We identified and manually annotated a repertoire of 64 Or candidates (~60% are full-length), which constitutes the first Or repertoire in a butterfly (Fig. 6B). The number of Ors identified is comparable to the number of Ors found in Bombyx (66; Tanaka et al., 2009) and in close agreement with the number of glomeruli in the antennal lobe of the migratory female monarch (Fig. 6A). Indeed, 68 and 69 glomeruli were counted in each lobe (right one) of two respective specimens (Fig. 6A). This supported the 1:1 relationship from the axonal projections of the neurons expressing a given Or to a single glomerulus (Gao et al., 2000). The identified monarch ortholog of the highly conserved Drosophila DmOr83b was designated DpORCO, based on a unified nomenclature for this co-receptor (Vosshall and Hansson, 2011). Phylogenetic analysis including Bombyx (Bm)Ors revealed two monarch-specific subfamily expansions (Fig. 6B; green boxes) that may be used for species-specific recognition behaviors. For example, these Ors could be involved in the recognition of their overwintering sites, nectaring sources for feeding or milkweed host plants for oviposition.
Interestingly, we also identified seven Or genes that form monarch-specific expansions clustering with the moth pheromone receptor subfamily. Unlike Bombyx which relies on pheromones for sexual communication, butterflies use multisensory modalities, including vision and olfaction. However, the use of pheromone cues during monarch courtship is unclear (Pliske, 1975). We thus hypothesize that these Ors may be involved in social behavior, such as in the roosting behavior that migratory monarchs manifest at night during their migration south and at the overwintering sites (Reppert et al., 2010).
The chemosensory ionotropic receptor (IR) family may also be involved in monarch chemosensory behaviors. We identified and manually annotated 19 antennal IRs that appear to be functional genes (no pseudogenes were detected), compared to 14 in Bombyx (Croset et al., 2010; Olivier et al., 2011) (Fig. 6C). Phylogenetic analysis revealed that 16 monarch IRs are putative orthologs of conserved antennal IRs (Croset et al., 2010). Two of the three other monarch antennal IR candidates, DpIR1.1 and DpIR1.2, cluster together in a lineage previously thought to be unique to noctuids (Olivier et al., 2011), which now appears instead to be lepidopteran specific (Fig. 6C; blue box). Another IR candidate, DpIR87a, might define with its BmIR87a ortholog another subtype of lepidopteran-specific antennal IR, as proposed previously (Olivier et al., 2011) (Fig. 6C; purple box).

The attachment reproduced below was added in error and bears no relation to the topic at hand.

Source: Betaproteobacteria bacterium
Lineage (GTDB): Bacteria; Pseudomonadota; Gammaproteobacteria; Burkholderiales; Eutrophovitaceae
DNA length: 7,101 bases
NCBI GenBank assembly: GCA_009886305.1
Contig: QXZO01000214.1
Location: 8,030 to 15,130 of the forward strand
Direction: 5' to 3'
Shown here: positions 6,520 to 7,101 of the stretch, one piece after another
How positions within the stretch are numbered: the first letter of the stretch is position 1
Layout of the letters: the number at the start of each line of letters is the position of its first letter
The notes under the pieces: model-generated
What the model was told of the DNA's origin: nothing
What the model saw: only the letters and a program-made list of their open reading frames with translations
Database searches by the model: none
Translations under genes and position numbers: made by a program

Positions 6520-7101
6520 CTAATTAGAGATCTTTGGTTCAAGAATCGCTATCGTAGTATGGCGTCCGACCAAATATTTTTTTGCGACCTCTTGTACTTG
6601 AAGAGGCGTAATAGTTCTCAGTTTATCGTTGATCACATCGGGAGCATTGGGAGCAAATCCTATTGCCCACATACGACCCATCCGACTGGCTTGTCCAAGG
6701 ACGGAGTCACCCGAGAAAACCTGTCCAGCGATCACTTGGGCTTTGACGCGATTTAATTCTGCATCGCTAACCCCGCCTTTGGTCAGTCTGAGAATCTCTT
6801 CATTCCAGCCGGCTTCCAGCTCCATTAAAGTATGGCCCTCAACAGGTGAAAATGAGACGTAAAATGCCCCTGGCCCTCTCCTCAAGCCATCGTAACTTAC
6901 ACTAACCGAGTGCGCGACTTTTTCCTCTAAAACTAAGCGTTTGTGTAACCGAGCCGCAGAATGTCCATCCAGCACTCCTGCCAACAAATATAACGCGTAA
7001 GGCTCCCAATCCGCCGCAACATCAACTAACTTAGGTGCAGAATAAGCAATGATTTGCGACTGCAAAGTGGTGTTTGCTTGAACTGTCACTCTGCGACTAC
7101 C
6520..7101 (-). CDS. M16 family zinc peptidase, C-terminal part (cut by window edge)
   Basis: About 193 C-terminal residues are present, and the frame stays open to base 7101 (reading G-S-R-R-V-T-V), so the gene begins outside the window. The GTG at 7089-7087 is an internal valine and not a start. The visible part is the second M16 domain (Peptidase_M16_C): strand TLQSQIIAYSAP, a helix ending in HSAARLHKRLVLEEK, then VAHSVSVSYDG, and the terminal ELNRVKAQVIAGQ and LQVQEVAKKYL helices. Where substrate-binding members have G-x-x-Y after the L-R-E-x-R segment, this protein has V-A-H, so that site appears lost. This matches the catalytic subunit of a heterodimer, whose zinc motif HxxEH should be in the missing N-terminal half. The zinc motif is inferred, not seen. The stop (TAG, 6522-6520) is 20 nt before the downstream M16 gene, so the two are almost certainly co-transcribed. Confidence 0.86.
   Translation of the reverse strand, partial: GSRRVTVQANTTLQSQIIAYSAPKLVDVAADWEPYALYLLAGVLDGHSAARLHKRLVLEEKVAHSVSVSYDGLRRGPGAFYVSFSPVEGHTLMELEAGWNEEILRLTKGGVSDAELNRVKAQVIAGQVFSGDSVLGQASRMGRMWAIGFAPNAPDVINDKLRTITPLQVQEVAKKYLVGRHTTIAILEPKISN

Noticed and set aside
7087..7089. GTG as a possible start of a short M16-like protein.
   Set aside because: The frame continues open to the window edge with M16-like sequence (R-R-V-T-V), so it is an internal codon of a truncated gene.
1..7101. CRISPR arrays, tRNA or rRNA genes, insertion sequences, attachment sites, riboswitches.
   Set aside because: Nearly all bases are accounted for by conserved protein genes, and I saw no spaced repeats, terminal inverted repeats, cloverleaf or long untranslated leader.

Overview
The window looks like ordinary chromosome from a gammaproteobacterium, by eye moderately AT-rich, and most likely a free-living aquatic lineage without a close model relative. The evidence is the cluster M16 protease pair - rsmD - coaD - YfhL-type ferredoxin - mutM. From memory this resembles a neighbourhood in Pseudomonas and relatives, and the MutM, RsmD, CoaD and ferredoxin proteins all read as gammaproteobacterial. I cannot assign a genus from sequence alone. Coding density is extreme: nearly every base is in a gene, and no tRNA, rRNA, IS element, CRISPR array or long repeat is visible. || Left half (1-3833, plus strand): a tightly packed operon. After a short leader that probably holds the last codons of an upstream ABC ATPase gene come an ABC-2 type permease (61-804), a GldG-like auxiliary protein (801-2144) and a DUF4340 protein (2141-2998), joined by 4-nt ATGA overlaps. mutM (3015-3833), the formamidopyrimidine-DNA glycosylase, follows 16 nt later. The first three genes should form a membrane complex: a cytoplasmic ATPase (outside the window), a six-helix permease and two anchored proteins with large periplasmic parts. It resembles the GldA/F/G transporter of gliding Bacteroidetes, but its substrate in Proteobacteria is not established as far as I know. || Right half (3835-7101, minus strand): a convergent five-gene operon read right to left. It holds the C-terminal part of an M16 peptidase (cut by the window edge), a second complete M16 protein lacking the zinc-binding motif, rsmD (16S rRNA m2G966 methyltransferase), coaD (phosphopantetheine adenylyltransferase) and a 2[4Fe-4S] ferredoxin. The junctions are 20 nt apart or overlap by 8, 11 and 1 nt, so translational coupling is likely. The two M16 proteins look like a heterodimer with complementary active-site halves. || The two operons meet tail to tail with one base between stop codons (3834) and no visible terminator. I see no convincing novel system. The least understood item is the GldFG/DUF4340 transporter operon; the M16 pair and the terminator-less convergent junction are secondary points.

Gustatory receptors (Grs) mediate contact chemoreception that is used by insects for feeding behavior, host plant selection and oviposition. Bombyx and the monarch present similarities in that their larvae feed exclusively on mulberry and milkweed leaves, respectively. We annotated 47 monarch Gr candidates (Fig. 6D), compared to 65 BmGrs (Wanner and Robertson, 2008). Phylogenetic analysis revealed that 14 putative DpGrs are from the three conserved lineages in insects: the DmGr43a protein subfamily of unknown function, the carbon dioxide receptors and the sugar receptors subfamilies functionally characterized in flies (Dahanukar et al., 2007; Jones et al., 2007). Despite a lower number of Grs identified, the monarch possesses twice as many sugar receptors as found in Bombyx, which is consistent with its ecology as flower nectaring butterfly.
Remarkably, the 33 remaining monarch Gr candidates cluster in our phylogenetic analysis with the 55 BmGrs that form a monophyletic subfamily distinct from those of other insects. This subfamily has been proposed to be putative silkmoth bitter receptors for secondary plant compounds (Wanner and Robertson, 2008) (Fig. 6D). Our annotation extends this discovery to butterflies and therefore supports the hypothesis of a specialization in deterrent bitter compounds detection basal to the lepidopteran lineage. Bombyx and monarch putative bitter Grs exhibit species-specific small expansions that could reflect different specificity in host plant recognition (mulberry vs. milkweed).